It's true what they say...you are what you eat, and I must have eaten a big ole can of obnoxious for dinner last night....
I have so much to say about this weekend in Eco-Hampton, so many anecdotes that have me smiling on the inside, so many links to so much interesting (in my opinion at least) information, that I am experiencing a bit of a writer's block. It's like..where to begin? And how to tell it so that I convey the spectacularity of the setting, the quality of the teachings, the harmony of the sangha?
If you were an early reader of this post, then you may have seen an attempt on my part to jump right in and start to report on the weekend and its many lessons. Unfortunately, when I woke up this morning and reread it in the cold light of day, I realized that what I had written simply did not do justice to the spirit of the retreat, the earnestness of the teachings, the sense of reverence that I have for my teacher and the practice of Ashtanga yoga. And so, I have decided to remove it and replace it with this statement, which will offer a mere peep at what we learned this weekend about living a yoga-practicing-supporting lifestyle:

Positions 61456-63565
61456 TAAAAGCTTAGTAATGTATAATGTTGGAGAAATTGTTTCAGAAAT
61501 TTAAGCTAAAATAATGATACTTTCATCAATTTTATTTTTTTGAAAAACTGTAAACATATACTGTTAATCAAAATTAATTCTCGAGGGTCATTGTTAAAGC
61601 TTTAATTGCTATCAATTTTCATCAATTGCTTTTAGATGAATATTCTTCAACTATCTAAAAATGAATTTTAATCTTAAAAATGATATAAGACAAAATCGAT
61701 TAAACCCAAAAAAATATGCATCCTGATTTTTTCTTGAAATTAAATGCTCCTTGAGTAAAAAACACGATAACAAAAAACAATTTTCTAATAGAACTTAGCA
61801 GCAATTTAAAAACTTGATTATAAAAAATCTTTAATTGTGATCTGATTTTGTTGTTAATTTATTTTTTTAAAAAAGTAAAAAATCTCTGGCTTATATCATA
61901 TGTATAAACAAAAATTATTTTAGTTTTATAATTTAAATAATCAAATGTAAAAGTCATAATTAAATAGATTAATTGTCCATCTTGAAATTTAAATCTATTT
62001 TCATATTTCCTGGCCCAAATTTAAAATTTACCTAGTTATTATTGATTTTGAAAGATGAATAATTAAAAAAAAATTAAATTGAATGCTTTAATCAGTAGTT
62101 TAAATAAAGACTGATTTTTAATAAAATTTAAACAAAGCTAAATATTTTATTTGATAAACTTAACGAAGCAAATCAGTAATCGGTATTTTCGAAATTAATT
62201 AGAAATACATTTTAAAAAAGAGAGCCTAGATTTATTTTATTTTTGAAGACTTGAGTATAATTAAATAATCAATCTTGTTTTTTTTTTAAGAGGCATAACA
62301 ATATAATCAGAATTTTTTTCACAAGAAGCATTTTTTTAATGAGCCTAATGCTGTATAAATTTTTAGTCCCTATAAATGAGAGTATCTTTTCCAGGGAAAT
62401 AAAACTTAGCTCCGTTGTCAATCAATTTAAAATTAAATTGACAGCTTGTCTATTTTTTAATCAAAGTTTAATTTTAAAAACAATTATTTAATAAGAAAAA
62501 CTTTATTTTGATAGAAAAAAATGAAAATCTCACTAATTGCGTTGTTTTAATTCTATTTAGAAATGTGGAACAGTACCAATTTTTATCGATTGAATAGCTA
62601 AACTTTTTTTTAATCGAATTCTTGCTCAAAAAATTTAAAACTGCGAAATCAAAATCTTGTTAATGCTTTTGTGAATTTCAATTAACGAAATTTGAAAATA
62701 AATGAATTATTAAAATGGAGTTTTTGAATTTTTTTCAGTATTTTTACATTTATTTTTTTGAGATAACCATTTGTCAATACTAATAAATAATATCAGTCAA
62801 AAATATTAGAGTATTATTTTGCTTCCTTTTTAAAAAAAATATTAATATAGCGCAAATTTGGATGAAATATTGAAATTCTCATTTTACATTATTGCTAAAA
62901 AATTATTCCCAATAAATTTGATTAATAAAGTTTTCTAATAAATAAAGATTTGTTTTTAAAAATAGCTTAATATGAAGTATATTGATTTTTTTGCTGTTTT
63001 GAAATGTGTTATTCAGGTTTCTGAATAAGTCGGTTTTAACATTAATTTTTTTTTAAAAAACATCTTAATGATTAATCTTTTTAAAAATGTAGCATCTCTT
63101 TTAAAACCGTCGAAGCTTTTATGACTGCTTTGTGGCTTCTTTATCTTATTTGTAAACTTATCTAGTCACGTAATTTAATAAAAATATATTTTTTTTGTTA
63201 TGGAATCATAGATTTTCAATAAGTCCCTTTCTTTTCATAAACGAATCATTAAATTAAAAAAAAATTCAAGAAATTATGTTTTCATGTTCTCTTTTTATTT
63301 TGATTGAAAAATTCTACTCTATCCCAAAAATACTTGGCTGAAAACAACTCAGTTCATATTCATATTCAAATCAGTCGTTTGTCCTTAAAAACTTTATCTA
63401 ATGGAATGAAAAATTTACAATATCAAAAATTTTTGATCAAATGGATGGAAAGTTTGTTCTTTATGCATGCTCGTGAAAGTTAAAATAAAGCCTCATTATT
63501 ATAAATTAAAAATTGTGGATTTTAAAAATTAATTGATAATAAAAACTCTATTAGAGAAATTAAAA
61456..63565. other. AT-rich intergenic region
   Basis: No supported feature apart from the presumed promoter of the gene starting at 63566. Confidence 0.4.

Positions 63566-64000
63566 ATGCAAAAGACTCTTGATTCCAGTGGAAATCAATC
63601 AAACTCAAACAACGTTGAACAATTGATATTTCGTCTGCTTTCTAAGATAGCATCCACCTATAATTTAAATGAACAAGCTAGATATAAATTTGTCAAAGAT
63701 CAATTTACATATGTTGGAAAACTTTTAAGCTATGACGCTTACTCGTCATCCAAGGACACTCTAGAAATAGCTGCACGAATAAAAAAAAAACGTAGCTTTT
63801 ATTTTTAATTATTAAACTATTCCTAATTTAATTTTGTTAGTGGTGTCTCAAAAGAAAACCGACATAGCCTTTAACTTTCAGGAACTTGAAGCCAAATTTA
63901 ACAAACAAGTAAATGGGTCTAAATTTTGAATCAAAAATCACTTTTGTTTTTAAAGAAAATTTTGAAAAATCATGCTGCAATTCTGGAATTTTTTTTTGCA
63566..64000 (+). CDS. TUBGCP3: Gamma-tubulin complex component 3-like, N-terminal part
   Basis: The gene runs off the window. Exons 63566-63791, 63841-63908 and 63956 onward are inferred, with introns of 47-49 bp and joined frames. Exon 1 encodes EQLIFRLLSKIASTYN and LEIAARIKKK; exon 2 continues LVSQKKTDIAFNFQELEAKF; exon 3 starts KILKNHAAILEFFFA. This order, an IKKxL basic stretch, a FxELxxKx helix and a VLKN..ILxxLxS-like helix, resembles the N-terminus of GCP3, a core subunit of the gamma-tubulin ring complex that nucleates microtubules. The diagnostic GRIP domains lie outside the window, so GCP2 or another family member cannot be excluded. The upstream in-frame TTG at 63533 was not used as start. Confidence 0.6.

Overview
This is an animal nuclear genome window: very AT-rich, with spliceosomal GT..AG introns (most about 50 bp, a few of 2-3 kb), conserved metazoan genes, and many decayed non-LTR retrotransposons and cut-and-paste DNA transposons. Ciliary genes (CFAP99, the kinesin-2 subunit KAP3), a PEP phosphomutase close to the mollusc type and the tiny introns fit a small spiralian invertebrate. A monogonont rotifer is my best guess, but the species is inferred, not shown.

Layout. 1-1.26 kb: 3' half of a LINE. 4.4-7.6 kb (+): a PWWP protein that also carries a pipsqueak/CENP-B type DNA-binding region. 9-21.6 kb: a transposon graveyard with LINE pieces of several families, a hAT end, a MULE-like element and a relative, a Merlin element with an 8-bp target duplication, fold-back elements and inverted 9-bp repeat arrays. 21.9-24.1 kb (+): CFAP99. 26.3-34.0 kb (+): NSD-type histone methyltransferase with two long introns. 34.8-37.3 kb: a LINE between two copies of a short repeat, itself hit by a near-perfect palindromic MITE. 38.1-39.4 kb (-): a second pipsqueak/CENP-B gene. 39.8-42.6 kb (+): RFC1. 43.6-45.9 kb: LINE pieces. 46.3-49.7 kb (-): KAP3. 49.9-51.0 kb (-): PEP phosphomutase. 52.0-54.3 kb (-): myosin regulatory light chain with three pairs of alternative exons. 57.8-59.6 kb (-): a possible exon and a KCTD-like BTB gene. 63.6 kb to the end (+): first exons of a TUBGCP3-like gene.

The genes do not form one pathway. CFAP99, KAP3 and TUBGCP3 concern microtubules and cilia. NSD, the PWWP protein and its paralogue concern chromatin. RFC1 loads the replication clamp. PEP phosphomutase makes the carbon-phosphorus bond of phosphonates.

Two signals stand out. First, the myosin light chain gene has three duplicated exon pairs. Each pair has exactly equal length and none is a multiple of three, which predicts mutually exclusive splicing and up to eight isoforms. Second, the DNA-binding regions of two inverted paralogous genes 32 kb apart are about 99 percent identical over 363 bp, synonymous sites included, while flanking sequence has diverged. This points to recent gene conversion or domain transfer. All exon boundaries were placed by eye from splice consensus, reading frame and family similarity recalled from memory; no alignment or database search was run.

What is in the food that you eat is more than just the food itself: it is also the energy, intentions and emotions of those who prepared your food, along with the food was grown, harvested, and if applicable, killed. If you cook with love, your food will reflect it. If you cook with anger, have the Rolaids ready. Apparently, when I asked my children to peel bananas for last night's smoothies, I must not have taken into account their penchant for toilet humor and how it might imbue my writing with the sense of humor of a seven- and a nine-year old boy.
Apologies to those who were offended or misled by the original posting. More appropriate retreat-reporting will follow. Sans scatological humor and references to body parts.